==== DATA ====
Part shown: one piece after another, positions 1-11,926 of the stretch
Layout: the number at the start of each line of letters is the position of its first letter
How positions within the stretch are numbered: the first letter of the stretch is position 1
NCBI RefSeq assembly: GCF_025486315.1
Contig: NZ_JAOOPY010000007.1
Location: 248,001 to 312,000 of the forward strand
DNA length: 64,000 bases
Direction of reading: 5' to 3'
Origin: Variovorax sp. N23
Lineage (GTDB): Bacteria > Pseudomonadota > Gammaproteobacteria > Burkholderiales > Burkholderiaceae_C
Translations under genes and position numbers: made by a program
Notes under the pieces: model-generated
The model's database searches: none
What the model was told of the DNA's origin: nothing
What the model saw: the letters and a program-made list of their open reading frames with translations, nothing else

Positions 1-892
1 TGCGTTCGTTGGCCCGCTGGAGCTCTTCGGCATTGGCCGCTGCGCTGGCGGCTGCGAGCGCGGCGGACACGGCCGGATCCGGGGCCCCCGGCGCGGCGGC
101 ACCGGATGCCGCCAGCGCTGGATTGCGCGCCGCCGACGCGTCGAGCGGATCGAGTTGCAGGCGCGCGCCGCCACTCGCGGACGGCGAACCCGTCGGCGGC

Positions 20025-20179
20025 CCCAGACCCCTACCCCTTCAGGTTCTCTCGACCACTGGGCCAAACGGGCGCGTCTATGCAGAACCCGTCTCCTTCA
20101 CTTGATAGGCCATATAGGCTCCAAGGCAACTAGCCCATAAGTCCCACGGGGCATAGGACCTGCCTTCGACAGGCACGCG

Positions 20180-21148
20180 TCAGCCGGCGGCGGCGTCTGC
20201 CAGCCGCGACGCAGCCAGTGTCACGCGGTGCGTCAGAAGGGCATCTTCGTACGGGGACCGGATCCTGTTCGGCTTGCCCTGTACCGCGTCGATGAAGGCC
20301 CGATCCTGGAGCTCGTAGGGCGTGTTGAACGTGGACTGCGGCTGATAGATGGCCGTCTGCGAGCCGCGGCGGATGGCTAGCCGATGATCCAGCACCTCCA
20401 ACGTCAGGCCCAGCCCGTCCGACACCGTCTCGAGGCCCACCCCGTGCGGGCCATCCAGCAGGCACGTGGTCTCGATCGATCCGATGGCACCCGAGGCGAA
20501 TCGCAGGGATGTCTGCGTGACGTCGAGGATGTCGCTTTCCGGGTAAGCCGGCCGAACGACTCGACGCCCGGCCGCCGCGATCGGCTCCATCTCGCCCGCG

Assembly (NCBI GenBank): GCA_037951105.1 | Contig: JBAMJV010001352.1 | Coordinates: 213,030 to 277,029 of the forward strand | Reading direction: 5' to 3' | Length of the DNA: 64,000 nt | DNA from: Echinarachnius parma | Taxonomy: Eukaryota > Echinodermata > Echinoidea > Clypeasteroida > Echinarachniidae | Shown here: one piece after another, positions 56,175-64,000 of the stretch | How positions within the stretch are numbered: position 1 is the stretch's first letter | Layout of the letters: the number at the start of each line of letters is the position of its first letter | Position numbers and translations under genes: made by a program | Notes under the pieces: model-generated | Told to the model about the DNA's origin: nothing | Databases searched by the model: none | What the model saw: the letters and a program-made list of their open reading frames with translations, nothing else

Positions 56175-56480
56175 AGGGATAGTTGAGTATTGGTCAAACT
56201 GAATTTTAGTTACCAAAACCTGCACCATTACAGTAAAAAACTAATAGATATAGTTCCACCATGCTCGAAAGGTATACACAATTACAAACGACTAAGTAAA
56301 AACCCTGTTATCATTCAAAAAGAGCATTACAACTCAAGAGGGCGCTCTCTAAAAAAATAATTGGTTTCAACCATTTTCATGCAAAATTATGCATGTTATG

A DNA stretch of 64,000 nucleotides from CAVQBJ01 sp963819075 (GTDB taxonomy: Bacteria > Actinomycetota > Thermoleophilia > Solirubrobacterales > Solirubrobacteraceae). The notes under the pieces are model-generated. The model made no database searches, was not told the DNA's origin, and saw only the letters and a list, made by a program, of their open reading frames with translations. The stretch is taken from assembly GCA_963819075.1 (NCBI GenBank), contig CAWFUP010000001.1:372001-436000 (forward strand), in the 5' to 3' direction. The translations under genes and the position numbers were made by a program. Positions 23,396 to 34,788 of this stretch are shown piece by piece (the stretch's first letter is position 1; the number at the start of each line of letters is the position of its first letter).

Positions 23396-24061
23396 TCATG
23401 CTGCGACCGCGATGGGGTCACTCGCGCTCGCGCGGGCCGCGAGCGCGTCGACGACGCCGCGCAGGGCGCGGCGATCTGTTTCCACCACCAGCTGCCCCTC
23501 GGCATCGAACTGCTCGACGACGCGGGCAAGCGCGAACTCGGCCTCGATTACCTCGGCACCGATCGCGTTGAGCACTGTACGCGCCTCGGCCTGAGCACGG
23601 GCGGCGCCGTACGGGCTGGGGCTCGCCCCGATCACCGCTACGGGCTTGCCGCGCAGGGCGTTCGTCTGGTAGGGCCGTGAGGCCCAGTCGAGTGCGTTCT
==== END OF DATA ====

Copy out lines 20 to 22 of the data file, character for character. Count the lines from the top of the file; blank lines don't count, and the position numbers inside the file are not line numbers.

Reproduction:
20025 CCCAGACCCCTACCCCTTCAGGTTCTCTCGACCACTGGGCCAAACGGGCGCGTCTATGCAGAACCCGTCTCCTTCA
20101 CTTGATAGGCCATATAGGCTCCAAGGCAACTAGCCCATAAGTCCCACGGGGCATAGGACCTGCCTTCGACAGGCACGCG

Positions 20180-21148